2013 Challenges, Books

Book 208: The Guernsey Literary and Potato Peel Pie Society – Mary Ann Shaffer and Annie Barrows

Shaffer, Mary Ann and Annie Barrows - The Gurensey Literary and Potato Peel SocietyI didn’t want this book to end and that’s really all I want to write for this review, but I’ll harp on for a good while I’m sure. I’m sad that it’s over but happy that I read it. The ending made me both smile for the cuteness of it, but also made me sad it was finished! I wanted to know so much more about the characters and the stories and everything! There was just so much left unanswered, but not really because we’re left on the precipice of the amazing post-World War future. I bought a copy of this back in April of 2012, so it counts as a bonus book for my Mount TBR challenge.

Two things stood out for me in this book and those are the multitude of unique voices for the numerous characters and their point of views and the fact this was a World War II novel without the war taking the role of protagonist or overshadowing everything else.

I was, and continue to be, astounded at the number of unique voices Shaffer and Barrows included within this book. I often times harshly judge epistolary novels, especially if it’s a first novel, as they are a bit of a cop-out, but in this instance it worked perfectly. There are a few primary letter writers but overall the reader probably experiences 10-15 different unique voices through letters and they each standout. When you add in the amazing descriptions of personalities and quirks each character came to life in such a way that many authors struggle with. I fell in love with Juliet of course and Isolda made the book amazingly hilarious and I couldn’t help but want to know more about Sidney and Sophie and so many of the others you only meet briefly!

The other part I was impressed with was how the authors managed to keep World War II from completely overpowering the personalities of the characters. I in general keep away from books set in war as they are so downtrodden and the war looms over the actions and the characters in such a way that the book loses any sort of enjoyability it might have. However, this book did it in such a way that even when the atrocities of WWII are brought to Guernsey and characters share first hand what happened to them and what they know of other characters it didn’t come across as smothering or even harrowing, but more healing and rejuvenating which I think is an incredibly coup on the authors part.

I won’t talk about the plot much, but suffice to say I thoroughly enjoyed it because it concerns an author writing a book who serendipitously falls in with a born-out-of necessity book group made up of a hodgepodge of the most unlikeliest of characters. It can only get better from there!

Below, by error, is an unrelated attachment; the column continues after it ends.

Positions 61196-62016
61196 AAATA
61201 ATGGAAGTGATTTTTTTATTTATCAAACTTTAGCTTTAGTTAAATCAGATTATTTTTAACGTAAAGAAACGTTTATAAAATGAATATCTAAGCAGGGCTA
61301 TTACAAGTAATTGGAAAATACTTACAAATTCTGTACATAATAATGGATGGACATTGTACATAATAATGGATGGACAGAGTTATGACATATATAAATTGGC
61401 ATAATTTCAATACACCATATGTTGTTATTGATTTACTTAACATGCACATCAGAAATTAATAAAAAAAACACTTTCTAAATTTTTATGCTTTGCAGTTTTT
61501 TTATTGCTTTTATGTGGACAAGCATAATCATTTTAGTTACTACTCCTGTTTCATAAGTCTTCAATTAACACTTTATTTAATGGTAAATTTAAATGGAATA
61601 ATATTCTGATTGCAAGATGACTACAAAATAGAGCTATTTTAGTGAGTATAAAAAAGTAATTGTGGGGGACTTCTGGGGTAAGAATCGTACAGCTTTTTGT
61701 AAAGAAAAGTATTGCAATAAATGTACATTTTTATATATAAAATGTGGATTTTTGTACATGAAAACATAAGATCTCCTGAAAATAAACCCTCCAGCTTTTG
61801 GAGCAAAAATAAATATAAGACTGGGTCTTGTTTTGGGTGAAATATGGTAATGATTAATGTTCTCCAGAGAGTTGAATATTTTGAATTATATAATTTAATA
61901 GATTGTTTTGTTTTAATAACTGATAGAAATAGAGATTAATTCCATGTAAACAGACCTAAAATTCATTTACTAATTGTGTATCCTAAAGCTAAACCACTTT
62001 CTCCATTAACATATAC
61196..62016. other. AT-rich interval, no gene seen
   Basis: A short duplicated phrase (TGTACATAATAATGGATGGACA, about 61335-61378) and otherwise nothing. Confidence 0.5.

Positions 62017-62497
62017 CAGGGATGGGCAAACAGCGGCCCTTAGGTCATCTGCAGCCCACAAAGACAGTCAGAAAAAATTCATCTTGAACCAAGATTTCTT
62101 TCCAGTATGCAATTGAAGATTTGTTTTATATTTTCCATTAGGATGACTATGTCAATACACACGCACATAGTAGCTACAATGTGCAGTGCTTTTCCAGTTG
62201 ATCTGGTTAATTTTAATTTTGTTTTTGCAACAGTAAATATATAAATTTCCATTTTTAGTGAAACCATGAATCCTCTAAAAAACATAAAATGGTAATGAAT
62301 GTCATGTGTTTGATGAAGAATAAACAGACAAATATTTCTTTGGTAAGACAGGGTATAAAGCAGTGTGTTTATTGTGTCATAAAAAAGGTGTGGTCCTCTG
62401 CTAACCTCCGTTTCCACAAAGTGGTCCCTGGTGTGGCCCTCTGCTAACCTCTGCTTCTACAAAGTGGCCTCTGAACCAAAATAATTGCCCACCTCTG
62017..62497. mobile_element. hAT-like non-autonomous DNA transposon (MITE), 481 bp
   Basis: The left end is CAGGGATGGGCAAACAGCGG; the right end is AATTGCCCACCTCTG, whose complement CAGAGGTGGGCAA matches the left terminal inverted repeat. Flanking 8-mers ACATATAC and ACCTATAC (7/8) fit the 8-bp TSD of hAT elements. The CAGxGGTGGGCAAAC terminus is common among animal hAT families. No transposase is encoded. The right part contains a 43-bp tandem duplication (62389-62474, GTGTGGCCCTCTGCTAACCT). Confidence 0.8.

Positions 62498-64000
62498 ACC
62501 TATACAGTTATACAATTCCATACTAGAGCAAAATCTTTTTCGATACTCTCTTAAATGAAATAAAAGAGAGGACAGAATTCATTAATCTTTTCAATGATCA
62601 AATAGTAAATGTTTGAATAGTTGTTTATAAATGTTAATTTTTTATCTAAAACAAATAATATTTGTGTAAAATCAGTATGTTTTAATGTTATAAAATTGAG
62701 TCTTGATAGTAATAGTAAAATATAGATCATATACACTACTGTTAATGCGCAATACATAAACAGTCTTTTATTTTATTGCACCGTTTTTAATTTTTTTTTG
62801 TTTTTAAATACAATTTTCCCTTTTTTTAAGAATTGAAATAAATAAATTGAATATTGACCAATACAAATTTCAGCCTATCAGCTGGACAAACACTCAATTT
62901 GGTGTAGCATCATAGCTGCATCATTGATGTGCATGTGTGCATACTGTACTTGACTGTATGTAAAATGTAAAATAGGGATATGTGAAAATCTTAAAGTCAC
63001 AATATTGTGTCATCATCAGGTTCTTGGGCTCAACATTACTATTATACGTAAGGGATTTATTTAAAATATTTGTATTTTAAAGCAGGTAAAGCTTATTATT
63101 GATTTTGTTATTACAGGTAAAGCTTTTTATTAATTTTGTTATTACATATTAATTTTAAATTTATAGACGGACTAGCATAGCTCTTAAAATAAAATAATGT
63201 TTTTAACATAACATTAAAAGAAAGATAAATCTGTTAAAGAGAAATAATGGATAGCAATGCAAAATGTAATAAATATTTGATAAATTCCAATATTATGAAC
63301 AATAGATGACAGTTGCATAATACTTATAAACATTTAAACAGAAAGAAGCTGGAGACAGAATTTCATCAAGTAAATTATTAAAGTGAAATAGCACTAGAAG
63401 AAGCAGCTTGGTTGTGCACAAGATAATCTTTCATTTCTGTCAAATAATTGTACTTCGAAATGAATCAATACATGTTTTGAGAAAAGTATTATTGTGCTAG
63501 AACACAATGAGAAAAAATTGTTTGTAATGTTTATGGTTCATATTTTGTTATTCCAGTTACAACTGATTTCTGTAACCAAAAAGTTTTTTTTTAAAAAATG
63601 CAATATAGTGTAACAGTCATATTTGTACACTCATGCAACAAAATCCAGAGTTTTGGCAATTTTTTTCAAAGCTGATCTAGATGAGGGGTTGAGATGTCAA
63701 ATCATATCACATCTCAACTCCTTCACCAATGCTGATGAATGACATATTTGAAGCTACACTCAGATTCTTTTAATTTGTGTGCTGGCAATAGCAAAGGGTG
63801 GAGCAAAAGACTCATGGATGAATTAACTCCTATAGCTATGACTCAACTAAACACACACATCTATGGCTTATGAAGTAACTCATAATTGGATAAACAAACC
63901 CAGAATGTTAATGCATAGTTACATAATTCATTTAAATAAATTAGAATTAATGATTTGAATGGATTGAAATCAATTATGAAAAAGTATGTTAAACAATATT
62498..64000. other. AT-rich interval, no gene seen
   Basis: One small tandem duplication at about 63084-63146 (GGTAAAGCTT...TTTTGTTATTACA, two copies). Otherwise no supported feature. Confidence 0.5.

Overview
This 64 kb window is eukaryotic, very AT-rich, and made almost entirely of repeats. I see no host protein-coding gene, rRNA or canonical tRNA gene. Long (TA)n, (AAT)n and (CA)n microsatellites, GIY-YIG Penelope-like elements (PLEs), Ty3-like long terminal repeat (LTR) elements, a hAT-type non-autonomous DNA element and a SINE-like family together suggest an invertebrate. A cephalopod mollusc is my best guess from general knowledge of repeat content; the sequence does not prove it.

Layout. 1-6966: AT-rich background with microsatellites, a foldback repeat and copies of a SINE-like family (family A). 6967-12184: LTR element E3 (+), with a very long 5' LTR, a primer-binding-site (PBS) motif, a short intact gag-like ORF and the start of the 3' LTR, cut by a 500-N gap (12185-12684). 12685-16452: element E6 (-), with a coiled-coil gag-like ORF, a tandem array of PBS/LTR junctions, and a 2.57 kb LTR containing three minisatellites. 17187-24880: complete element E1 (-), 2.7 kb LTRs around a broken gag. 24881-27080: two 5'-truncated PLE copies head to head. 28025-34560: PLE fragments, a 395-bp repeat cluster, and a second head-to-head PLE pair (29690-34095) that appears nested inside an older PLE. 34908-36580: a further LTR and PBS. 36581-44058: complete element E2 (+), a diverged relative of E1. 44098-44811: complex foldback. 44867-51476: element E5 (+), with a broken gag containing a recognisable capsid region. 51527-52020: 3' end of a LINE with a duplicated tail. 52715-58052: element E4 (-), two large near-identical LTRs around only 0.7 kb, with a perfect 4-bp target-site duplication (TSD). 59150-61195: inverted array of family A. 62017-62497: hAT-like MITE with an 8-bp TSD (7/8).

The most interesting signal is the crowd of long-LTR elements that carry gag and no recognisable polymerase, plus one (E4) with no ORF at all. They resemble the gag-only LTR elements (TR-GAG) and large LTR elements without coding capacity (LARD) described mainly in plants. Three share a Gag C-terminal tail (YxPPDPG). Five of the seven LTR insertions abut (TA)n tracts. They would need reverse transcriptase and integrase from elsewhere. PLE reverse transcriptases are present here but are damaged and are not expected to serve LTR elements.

Recommendation: A DEFINITE MUST READ. I don’t really ever say everyone should read a book, but I feel that this is one of those few books that everyone should. There’s something in this book for everyone and the multitude of unique voices the two authors created in the writing of the book is amazing.

Opening Line: “Susan Scott is a wonder.”

Closing Line: “By way of congratulation, she said ‘I hear you and that pig-farmer are going to regularize your connection. Praise the Lord!” (Whited out.)

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26 thoughts on “Book 208: The Guernsey Literary and Potato Peel Pie Society – Mary Ann Shaffer and Annie Barrows”

    1. I thoroughly enjoyed it and recommend it! (Not sure if you’re having this problem with anyone else, but your comment was sent to my spam? TBM is having this issue with a lot of blogs at the moment, so keep an eye out!)

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              1. It seems if you were sent to spam and I approved you, you’ve both been able to post comments without them going to Spam since! So maybe they’re starting to sort it out?

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      1. Good to know this Geoff. It’s a good example of why the title of a book is critical – it’s one (though not the only) factor in helping me decide whether to read it

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  1. Never heard of it, but I studied WWII in grad school so you have piqued my curiosity. I loved to study the every day folk and not that actual battlefield.

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    1. It was the book group darling last year or the year before last. Every book group read it and there were hundreds of used copies floating around when I finally picked up a copy. There’s a great welsh novel with an alternative WWII outcome where England, or at least Wales, is under occupation. If I can remember it I’ll let you know.

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